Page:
Pune: In an incident that has shocked and disgusted anyone who is not a rabid bottom-feeding parasite, the well-known rationalist, Narendra Dabholkar, was shot dead by unidentified assailants on Tuesday morning this week. It is suspected that Dabholkar was killed for his life-long crusade against superstition, and for refusing to defer to fraudulent and exploitative practices prevalent in one of the world’s oldest faiths, Harry Potterism.
Dabholkar’s death has sparked outrage among people who contend that it is perhaps a wee bit insane to kill a 67-year-old man for pointing out that Wingardium Leviosa isn’t a real thing, to which the overall political response was, “Piss off, you aren’t a large enough votebank.”
However, Maharashtra CM Prithviraj Chavan did say that the attackers were no less than terrorists, probably the kind who, when they’re not busy throwing perfectly good money at rocks that look like Harry Potter, go around telling people that their way of life is in danger from the followers of Frodo The False.
Reacting to Chavan’s statement, a spokesperson for the rationalists said, “As a sceptic, it is wonderful to receive support from a leader who, just last year, tried to solve the state’s water crisis by offering special prayers for rain. And according to the sugar barons in drought-hit areas, it worked.”
Meanwhile, the police are investigating all the pro-Harry outfits that regularly fought the late activist for his work against practices including casteism, a completely logical system of brutality based on social divisions created by a talking hat. One opponent of Dabholkar’s, an ideologue of the Salazar Sanstha, issued a statement terming his death as God’s wish. While this show of sensitivity may have put kitten murderers to shame, his followers insist that he is an inherently good person, pointing to the lightning-shaped mark on his forehead as proof.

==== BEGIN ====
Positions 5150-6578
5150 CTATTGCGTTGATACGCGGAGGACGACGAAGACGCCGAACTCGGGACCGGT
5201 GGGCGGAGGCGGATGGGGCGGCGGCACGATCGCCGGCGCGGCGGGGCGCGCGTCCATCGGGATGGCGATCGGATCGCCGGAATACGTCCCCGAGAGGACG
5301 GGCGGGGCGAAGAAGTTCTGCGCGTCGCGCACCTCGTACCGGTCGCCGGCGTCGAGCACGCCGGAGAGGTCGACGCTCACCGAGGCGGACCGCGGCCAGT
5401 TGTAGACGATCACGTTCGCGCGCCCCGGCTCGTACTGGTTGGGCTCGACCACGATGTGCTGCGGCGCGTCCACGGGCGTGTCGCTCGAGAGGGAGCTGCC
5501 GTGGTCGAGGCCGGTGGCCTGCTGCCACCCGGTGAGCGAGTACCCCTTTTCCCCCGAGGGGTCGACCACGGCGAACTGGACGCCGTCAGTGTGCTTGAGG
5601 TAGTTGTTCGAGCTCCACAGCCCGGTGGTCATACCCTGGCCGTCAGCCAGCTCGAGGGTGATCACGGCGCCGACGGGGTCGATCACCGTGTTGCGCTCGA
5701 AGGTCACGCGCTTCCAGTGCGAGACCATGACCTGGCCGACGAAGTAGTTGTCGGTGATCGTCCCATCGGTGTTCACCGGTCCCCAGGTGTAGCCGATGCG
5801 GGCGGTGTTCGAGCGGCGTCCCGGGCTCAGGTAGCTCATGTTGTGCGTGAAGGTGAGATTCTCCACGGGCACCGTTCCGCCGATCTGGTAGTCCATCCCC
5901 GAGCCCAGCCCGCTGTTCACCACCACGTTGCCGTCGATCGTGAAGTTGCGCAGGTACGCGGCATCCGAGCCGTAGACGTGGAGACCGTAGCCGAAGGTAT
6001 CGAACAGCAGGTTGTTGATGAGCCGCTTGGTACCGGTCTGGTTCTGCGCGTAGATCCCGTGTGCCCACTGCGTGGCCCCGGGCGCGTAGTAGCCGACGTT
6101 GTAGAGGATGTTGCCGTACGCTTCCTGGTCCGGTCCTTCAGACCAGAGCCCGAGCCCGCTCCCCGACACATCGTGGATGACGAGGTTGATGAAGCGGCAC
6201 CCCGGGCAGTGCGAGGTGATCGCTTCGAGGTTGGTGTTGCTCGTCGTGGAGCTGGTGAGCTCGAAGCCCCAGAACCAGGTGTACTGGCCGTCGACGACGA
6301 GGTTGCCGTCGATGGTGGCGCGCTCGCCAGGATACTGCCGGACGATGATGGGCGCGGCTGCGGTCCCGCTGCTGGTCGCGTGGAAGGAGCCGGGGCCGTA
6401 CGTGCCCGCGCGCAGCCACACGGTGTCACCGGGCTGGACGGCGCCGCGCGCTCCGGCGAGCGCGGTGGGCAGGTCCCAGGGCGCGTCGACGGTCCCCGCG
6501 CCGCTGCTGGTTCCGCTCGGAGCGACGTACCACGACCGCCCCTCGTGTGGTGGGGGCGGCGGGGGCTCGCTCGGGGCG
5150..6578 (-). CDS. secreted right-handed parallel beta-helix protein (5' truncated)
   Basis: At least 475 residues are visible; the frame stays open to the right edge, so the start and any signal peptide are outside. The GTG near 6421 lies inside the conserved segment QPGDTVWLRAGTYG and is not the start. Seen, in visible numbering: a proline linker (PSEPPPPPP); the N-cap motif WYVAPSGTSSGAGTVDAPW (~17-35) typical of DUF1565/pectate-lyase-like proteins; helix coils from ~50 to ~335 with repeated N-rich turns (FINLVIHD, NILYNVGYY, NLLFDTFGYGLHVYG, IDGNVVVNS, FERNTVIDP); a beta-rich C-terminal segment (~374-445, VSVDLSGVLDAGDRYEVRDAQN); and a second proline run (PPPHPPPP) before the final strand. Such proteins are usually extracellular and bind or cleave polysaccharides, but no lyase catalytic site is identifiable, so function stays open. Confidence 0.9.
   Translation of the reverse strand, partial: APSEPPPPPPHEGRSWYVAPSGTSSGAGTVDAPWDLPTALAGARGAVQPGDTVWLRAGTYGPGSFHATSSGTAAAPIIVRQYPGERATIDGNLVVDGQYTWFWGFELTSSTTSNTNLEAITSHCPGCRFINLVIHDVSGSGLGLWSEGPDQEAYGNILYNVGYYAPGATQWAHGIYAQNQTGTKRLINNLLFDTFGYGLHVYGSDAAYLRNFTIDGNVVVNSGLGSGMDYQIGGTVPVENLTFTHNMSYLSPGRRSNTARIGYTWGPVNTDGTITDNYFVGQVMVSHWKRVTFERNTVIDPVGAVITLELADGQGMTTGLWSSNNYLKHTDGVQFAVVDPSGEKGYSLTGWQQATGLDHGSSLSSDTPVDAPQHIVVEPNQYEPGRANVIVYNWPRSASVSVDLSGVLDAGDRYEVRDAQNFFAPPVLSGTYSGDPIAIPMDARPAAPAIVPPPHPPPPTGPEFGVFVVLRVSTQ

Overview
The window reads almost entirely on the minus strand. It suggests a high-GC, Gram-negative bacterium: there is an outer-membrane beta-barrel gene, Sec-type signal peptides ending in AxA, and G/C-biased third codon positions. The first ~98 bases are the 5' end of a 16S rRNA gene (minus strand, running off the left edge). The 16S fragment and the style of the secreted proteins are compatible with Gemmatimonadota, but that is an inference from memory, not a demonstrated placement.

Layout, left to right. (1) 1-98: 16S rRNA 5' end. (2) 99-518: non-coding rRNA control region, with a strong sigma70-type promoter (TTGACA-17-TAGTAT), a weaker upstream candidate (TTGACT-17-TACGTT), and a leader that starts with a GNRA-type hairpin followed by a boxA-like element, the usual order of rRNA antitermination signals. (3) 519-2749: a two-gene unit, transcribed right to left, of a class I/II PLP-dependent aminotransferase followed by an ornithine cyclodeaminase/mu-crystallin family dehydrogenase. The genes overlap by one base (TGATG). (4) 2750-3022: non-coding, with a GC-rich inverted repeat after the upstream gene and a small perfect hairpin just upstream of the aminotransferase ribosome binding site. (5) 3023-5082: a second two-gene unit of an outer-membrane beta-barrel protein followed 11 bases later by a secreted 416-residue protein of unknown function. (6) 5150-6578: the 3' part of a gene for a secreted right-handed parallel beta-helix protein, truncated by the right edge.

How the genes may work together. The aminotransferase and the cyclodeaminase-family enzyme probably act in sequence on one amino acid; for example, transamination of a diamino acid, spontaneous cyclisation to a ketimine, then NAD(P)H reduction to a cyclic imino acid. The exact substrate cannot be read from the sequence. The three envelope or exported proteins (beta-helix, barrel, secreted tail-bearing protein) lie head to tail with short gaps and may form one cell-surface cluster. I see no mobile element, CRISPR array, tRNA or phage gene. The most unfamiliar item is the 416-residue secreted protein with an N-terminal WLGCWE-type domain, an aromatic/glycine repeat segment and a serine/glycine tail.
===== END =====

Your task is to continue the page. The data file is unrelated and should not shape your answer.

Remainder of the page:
The killing has once again brought into focus the rising intolerance of fundamentalist Harry Potter fans towards non-believers who refute socially acceptable oddities, like conjuring a lime-and-chilli patronus to ward off dementors, and are indifferent to July 31st, the birth anniversary of Lord Harry, celebrated with political one-upmanship and groping.
Fanatics insist that their position has been misunderstood. A member of the Vishwa Harry Potterheads (whose Twitter bio reads “Proud Potterhead. Proud Hogwartsian. Hot4Hagrid.”) had this to say:
“As an overwhelmingly large and strong majority, it is understandable that we feel ignored and sidelined, like the girl at the beginning of a fairness cream ad. We believe that no matter what their caste, creed or community, all Potter fans are equal. All we want is for the government to drop everything and rebuild the cupboard in which Harry Potter spent his formative years. Sure, there might be violence, but you can’t make an omelette without killing some Pratchett fans.”
However, assurances like these do little to win over rationalists who, extremists claim, want nothing more than to malign the good name of religion by harping on about so-called evils like wars, genocide, ignorance, the oppression of women, and those fugly people selling Nazar Suraksha Kavach.
In response, the sane people in this country – all six of them – cannot help but come back to the same point: A man devoted his life to eradicating superstition, despite getting death threats the way regular people get Dr. Batra spam. A man took two bullets to the head because he got in the way of someone peddling wizardry.
Dabholkar’s murder only strengthens the biggest superstition in India, one that afflicts millions and runs counter to all forms of logic and sanity, i.e. the notion that someday, somehow, things will get better. May Thor have mercy on us.
(Note: This is my HT column dated 25th Aug 2013.)